Texas: a state so steeped in firearm history that is only fitting it is home to the host city for what will be the largest annual gathering of freedom-loving American gun owners—the 2018 NRA Annual Meetings & Exhibits at Dallas, May 4-6. And although the types of firearms that modern Texans own and carry may have changed since they won Texas’ independence from Mexico in 1836, certain guns will always be associated with its fight to become a Republic and well beyond its annexation to the United States and eventual statehood. Here are five firearms that every Texan (and every American) should know:
The Longrifle One of the most revolutionary firearms ever produced, the longrifle, known also as the Pennsylvania or the Kentucky rifle, was fundamental to the American colonists’ fight for independence from England in 1776. The American-made hunting rifle fired patched round balls and had long, rifled barrels, which provided a tremendous advantage over the Brown Bess smoothbore muskets used by the Red Coats, accurate at nearly three times the distance. With their carved walnut and maple stocks and brass or bronze inlays, they were as much works of art as they were military arms. Sixty years later, Mexican Texas was filled with frontiersmen and settlers from Tennessee, Kentucky and Virginia, and with them came their hunting rifles. It is possible that some of the same rifles used by George Washington’s sharpshooters were handed down over the generations from fathers to sons and used in Texas’ fight for independence from Mexico. Ironically, the Mexican army was using the same Brown Bess muskets that the British did 60 years earlier. The longrifles kept the Texans in the fight through the successful siege of San Antonio and then the trial of the Alamo where 185 held back 5,000 until the walls were finally breached on that fatal 13th day.
The Colt Paterson The arrival of this firearm in Texas in 1837 was singularly and uniquely responsible for the turning of the tide in the Texan-Comanche struggle, though the future of these guns appeared at first to be short lived. Rejected by the Texas Army, shunned by President Houston, and eventually warehoused by the defunct Texas Navy, it wasn’t until they were claimed by a newly formed Ranger battalion headed by Captain John Coffee Hays that the guns would fulfill their destiny. Forever tied to Texas through what became known as the Battle of Walker’s Creek, the Colt Paterson Model 5 was a .36-caliber percussion revolver with a folding trigger that allowed the Rangers not only “one shot for every finger,” but since they no longer had to dismount to reload their rifles after firing their initial volley, they now had the chance to neutralize the superior horsemanship of the Comanches. Plains warfare had changed forever, and the relationship between Samuel Colt and the Texas Rangers was only beginning.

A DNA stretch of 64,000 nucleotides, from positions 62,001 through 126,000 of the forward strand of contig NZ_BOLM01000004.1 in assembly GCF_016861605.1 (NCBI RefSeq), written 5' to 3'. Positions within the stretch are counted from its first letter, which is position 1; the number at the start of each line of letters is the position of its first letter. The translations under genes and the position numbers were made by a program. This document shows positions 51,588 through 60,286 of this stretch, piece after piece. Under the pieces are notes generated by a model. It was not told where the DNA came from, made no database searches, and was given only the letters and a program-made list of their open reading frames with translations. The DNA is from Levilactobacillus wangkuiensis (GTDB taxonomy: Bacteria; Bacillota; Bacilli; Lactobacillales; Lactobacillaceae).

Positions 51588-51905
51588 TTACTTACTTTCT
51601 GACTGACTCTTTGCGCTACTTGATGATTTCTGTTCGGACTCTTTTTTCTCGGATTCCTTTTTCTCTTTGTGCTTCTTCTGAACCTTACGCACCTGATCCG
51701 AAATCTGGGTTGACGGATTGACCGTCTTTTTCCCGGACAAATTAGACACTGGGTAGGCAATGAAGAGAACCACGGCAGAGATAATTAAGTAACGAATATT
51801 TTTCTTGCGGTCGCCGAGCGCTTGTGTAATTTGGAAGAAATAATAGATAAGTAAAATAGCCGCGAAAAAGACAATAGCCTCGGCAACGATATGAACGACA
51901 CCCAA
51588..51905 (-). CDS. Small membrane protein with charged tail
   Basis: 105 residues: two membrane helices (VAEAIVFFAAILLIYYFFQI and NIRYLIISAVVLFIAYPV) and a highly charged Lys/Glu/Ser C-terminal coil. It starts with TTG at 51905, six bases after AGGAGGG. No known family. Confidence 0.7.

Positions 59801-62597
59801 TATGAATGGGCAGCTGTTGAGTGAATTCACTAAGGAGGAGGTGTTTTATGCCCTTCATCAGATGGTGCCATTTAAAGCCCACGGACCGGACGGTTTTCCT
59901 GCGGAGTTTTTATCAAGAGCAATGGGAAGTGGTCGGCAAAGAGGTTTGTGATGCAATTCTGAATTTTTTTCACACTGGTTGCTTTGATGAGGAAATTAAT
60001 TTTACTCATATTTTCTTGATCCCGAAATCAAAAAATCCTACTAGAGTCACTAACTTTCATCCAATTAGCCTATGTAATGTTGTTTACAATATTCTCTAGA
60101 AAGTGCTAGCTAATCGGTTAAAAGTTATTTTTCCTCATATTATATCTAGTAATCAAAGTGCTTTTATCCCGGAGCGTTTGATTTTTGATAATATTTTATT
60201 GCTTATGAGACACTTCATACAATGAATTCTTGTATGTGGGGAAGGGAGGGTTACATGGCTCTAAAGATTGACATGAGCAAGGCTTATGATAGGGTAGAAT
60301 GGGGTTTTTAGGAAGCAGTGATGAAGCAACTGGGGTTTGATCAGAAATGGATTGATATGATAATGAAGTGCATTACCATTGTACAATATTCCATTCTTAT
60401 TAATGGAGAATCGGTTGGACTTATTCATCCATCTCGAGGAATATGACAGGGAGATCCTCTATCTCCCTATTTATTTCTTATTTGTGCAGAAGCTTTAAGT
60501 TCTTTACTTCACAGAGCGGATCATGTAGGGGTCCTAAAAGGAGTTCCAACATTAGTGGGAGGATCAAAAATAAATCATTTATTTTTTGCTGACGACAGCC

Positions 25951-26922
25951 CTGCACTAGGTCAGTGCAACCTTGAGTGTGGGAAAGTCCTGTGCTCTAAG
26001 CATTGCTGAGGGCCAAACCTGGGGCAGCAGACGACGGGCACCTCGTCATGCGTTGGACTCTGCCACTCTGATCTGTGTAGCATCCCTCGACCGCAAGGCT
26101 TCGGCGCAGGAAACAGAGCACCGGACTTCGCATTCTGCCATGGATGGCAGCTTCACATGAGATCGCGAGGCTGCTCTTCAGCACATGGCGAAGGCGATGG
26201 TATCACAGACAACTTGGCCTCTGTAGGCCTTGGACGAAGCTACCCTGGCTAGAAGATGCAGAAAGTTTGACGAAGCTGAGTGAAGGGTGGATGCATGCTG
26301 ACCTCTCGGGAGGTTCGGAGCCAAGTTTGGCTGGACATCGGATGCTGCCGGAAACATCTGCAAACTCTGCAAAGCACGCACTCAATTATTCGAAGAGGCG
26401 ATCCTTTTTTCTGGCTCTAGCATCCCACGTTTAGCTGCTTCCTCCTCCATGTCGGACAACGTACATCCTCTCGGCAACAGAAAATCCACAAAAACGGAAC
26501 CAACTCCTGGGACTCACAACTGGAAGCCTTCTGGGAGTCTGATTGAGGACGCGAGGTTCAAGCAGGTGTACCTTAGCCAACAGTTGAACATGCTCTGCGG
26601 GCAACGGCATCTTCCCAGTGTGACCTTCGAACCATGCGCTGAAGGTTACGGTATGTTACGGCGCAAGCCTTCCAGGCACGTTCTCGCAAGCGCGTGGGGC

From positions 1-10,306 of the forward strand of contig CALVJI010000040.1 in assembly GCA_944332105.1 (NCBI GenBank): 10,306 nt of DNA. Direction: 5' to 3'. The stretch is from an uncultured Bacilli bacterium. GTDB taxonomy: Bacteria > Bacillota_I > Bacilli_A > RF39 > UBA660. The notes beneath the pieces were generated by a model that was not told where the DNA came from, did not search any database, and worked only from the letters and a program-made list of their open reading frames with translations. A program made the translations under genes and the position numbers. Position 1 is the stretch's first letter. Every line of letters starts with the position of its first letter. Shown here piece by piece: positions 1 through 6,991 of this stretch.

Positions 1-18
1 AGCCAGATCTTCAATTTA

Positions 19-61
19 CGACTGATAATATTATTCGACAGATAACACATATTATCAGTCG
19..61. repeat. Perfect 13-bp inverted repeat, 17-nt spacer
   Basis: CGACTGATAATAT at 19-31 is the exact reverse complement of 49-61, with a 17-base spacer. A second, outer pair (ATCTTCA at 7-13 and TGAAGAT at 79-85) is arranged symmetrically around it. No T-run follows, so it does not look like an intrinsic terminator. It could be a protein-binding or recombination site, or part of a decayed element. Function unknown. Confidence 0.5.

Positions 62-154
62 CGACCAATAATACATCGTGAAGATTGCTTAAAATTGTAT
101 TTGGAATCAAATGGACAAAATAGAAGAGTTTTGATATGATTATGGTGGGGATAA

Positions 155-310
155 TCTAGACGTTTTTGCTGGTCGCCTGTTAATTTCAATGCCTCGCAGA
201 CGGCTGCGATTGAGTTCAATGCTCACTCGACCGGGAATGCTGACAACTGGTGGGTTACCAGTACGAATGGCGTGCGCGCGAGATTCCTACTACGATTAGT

The Colt Walker Ten years later, Samuel Colt was back at work in partnership with Samuel Walker, a veteran of the Battle of Walker’s Creek, and therefore an avid proponent of the Paterson. Captain Walker was recruiting and outfitting his newly formed division of Texas Mounted Rifles for action in the Mexican-American War and he wanted an improvement upon the single shot pistols that the Army was still using. What he and Colt came away with was “as effective as a common rifle at 100 yards and superior to a musket even at 200.” It was the first revolver purchased by the U.S. Army and the single most powerful handgun ever made, and it would remain so for another 80 years. With six cylinders, stretching 15” long, weighing 4.5 lbs., and firing .44-caliber balls, the Walker was an enormous upgrade from the Paterson, and so big that “only a Texan could carry it.” After its successful field tests in the war, the Walker became enormously popular among soldier and citizen alike.
The Colt Peacemaker Along came another Colt product, several evolutions beyond the Walker model—the Single Action Army. Firing six metallic cartridges in the revolving cylinder rather than ball-and-percussion caps, the SAA was faster and easier to operate, and it was much lighter and more manageable than the enormous Walker. The powerful and reliable Peacemaker came in a variety of calibers, some capable of firing the same rounds as contemporary rifles, such as the .44-40 Win. center-fire cartridge, though the original .45 Colt remained the most popular.
And continuing to follow the pattern, a Colt firearm once again sat in the holsters of the Texas Rangers, this time for two decades. Because of its beauty and elegance, it was and remains desired by all, heroes and villains and everyone in between. The Peacemaker became the go-to firearm in Texas movies, television and literature for a century and has become known as a “gun that won the West.” The chrome-plated .45 version most memorably enshrined as the instrument of justice in the hands of possibly the most famous Texas Ranger of all: Clayton Moore, the “Lone Ranger.”
Winchester Model 1873 And it’s only fitting to finish out the list with the other “gun that won the West.” Sharing the same .44-40 chambering as the SAA, both were equal of the bold claim. The rugged Model ‘73 was the culmination of 25 years of continuing innovation and redesign, from the Volitional Repeater Rifle of 1848 through to the first Winchester rifle of 1866. The iconic lever-action repeater was to be found in every dusty corner of Texas, beneath the western stage-coach seat, behind the frontier cabin door, or hanging from the saddle scabbard of the Texas Rangers. One Ranger, James Gillett, recalled after buying one that it was so perfectly fitted for his work that “for the next six years of my ranger career I never used any other weapon.”